Libyan Violence Stifles Demand for Bonds, as Well as Stocks

Danny King

Violence in Libya stifled demand for U.S. 10-year bonds Wednesday, pushing prices down 22 cents per $100 invested.

The yield on the 10-year Treasury, which moves in the opposite direction of price, rose to 3.49% Wednesday from 3.46% Tuesday after falling from 3.62% a week ago.

The declining bond prices come amid widespread violence between military forces and anti-government protesters in the Libyan capital, Tripoli. Nearly 300 people have been killed in the uprising so far, according to the New York-based Human Rights Watch.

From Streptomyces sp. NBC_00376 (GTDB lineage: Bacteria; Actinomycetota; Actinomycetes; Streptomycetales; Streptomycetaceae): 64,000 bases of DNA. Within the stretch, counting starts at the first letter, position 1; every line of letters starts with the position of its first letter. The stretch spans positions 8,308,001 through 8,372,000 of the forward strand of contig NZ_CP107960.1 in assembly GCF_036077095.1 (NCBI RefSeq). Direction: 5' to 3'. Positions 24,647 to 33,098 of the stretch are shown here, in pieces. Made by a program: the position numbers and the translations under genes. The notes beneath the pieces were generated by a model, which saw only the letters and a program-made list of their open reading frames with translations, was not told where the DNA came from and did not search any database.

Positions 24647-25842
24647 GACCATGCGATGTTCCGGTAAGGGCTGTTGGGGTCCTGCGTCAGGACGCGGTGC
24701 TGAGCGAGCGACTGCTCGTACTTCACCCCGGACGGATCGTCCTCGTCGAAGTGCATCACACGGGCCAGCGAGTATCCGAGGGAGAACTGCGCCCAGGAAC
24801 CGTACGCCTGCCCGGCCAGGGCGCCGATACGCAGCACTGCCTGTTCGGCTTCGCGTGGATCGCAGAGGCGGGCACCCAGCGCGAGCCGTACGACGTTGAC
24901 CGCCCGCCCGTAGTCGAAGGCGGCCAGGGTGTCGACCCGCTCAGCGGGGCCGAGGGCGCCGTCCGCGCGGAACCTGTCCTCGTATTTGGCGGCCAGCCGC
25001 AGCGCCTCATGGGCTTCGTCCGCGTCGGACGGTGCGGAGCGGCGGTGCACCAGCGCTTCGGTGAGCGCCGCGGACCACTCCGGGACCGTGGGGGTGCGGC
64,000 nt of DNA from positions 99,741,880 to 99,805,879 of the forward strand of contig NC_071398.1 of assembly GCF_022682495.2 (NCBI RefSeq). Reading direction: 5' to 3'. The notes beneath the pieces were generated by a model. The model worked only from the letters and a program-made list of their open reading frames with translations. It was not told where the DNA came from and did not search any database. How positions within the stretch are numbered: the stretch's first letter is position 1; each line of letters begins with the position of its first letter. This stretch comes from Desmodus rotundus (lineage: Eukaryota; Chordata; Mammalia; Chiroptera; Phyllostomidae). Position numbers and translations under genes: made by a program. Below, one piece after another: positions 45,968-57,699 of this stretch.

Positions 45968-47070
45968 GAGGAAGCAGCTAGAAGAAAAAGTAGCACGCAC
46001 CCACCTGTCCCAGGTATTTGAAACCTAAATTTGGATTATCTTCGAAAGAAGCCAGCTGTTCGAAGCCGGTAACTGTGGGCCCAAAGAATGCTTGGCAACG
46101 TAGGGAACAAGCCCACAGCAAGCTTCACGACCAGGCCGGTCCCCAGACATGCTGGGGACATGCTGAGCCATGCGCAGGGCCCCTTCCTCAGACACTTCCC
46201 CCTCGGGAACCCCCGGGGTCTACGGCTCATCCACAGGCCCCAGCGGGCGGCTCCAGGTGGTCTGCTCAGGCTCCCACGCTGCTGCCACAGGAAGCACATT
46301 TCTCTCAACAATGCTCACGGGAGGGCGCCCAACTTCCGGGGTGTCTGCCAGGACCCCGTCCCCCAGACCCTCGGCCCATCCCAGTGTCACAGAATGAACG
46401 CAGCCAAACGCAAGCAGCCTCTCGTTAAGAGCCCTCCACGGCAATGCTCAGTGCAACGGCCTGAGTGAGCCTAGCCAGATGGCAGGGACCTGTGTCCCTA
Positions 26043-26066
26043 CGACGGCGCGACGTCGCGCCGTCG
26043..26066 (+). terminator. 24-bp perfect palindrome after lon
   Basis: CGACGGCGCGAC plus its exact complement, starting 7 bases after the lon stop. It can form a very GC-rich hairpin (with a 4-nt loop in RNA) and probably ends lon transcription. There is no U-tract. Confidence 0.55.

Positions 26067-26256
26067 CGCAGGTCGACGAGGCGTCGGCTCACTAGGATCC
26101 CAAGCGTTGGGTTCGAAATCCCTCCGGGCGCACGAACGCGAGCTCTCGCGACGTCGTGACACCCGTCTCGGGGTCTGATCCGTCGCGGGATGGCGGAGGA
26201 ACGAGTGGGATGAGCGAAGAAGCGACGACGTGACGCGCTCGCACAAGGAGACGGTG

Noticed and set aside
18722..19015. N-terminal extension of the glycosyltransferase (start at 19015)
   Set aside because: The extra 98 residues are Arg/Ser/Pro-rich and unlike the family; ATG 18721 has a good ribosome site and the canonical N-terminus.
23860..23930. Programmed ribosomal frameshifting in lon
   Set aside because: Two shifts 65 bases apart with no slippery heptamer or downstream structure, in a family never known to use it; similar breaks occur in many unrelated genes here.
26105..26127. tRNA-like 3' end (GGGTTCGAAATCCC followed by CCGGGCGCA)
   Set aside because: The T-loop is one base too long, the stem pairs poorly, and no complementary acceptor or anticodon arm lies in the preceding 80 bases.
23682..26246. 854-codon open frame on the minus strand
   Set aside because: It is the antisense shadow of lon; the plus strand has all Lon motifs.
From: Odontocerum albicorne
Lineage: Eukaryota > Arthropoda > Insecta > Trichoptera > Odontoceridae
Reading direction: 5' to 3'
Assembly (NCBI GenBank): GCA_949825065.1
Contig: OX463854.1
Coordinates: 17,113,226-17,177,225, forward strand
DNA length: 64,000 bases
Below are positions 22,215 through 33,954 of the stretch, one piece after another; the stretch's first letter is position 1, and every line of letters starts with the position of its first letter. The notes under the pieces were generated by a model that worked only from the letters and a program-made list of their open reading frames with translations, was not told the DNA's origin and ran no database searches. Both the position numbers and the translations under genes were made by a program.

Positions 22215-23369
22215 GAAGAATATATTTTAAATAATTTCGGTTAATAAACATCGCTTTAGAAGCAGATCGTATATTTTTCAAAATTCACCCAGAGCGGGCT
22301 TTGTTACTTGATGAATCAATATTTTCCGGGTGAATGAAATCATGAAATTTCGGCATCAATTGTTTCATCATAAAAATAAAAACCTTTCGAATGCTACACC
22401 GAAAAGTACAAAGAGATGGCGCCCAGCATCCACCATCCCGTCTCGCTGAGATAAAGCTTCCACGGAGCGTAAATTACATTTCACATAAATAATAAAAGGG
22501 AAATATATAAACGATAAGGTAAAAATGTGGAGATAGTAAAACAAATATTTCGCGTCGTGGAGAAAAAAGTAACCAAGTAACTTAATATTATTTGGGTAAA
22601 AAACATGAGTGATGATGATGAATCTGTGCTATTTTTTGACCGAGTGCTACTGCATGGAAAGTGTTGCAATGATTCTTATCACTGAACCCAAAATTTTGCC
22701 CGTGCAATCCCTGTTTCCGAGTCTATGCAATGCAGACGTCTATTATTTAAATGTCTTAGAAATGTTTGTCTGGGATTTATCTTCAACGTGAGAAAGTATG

The tensions in Libya caused investors to shy away from stocks, as well as the Treasurys, while oil prices briefly exceeded $100 a barrel on the news.

Meanwhile, the Dow Jones Industrial Average (INDU) lost 107 points, or 0.9%, to close at 12,106 Wednesday. The blue-chip index was had declined as m 149 points in midday trading before paring its loss.

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